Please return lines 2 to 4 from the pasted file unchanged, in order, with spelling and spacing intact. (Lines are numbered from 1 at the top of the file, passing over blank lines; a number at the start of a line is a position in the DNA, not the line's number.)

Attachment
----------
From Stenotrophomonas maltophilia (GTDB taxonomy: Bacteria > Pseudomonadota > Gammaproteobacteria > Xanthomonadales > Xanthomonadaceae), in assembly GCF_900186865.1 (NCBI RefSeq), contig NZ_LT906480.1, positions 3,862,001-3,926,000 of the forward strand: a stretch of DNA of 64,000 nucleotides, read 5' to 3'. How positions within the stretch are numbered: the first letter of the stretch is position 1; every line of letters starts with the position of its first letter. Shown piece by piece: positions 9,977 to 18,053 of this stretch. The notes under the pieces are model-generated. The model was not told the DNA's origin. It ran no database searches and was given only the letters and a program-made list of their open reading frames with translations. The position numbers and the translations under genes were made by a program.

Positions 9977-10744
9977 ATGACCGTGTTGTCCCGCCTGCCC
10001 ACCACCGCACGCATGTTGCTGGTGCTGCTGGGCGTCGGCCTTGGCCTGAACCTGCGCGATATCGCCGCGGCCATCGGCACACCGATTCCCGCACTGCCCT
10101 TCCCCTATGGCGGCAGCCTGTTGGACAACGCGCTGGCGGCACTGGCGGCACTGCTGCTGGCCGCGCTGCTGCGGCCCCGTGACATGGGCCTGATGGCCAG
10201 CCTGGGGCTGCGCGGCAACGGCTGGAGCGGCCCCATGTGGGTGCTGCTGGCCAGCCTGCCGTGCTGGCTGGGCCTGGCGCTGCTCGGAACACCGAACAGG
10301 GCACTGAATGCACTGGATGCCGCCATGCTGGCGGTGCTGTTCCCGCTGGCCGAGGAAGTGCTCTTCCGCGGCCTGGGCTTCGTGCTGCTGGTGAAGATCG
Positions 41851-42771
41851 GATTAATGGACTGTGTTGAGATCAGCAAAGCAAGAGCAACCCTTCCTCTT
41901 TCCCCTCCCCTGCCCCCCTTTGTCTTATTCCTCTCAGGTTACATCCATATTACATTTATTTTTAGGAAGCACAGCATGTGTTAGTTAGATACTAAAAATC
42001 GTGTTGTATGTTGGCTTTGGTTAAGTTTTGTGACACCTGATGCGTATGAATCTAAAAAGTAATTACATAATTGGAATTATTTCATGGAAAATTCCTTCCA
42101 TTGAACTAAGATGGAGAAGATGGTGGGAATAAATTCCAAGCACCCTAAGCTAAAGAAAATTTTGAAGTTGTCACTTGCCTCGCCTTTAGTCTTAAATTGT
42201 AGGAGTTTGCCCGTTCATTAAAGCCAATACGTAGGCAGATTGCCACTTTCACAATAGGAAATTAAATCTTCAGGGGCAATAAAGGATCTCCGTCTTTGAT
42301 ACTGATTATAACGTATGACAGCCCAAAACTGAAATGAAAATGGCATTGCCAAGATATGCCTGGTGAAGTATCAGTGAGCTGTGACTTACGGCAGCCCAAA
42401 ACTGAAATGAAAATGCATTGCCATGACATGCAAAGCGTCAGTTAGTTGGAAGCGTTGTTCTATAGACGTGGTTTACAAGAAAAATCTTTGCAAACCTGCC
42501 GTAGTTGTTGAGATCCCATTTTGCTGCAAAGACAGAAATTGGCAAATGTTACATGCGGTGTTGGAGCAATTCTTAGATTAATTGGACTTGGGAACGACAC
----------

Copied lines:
Positions 9977-10744
9977 ATGACCGTGTTGTCCCGCCTGCCC
10001 ACCACCGCACGCATGTTGCTGGTGCTGCTGGGCGTCGGCCTTGGCCTGAACCTGCGCGATATCGCCGCGGCCATCGGCACACCGATTCCCGCACTGCCCT